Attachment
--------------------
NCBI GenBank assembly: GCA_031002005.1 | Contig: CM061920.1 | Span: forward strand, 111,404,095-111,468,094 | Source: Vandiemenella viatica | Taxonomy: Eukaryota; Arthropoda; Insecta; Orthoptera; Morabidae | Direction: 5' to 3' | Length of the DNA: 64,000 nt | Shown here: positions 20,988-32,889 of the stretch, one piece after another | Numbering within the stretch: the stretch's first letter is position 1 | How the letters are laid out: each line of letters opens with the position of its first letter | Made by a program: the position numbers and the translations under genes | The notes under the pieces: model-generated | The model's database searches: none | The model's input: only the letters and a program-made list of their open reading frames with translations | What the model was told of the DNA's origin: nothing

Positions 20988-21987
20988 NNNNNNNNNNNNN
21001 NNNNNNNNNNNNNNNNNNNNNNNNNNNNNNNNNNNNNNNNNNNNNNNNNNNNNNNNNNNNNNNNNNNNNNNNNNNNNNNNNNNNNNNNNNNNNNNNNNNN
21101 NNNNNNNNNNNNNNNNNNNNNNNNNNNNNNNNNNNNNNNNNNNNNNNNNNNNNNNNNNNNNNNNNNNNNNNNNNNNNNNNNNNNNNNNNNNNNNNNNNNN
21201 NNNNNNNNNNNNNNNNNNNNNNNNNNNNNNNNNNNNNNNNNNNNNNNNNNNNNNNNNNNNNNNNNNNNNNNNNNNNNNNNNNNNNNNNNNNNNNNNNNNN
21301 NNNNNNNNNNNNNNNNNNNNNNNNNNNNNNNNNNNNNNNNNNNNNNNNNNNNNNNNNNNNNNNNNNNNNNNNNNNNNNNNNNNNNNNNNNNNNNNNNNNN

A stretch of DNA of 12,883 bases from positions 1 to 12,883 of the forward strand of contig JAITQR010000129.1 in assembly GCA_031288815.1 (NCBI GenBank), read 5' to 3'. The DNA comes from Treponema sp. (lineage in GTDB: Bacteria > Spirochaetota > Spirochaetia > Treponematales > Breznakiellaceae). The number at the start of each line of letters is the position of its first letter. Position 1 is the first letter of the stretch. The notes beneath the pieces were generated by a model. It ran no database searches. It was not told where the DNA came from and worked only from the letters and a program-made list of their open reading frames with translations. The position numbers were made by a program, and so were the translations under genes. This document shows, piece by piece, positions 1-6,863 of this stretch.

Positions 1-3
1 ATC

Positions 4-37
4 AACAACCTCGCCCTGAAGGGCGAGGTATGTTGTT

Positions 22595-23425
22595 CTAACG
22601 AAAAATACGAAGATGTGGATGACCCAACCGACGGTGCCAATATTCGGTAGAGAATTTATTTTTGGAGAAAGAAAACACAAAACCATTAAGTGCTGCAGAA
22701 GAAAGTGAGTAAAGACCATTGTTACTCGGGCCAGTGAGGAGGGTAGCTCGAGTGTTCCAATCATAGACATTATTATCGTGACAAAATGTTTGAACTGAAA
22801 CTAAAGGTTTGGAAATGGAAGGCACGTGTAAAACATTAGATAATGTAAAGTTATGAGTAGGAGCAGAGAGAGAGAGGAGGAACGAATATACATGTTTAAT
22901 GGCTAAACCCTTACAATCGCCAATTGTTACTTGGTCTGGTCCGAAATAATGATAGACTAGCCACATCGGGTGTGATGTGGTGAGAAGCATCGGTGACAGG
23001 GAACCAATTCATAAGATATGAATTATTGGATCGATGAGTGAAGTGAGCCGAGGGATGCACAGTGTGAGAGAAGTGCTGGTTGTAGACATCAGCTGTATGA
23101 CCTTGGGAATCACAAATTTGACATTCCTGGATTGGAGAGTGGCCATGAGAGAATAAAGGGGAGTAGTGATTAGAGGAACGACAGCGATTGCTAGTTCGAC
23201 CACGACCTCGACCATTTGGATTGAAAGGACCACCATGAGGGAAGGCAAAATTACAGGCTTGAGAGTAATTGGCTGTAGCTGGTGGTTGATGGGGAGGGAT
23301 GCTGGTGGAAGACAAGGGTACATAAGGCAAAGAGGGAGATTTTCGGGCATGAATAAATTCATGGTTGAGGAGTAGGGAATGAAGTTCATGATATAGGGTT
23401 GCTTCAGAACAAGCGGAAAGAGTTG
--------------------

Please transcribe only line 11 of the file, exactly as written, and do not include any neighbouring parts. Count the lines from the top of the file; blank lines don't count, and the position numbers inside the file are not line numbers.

Positions 4-37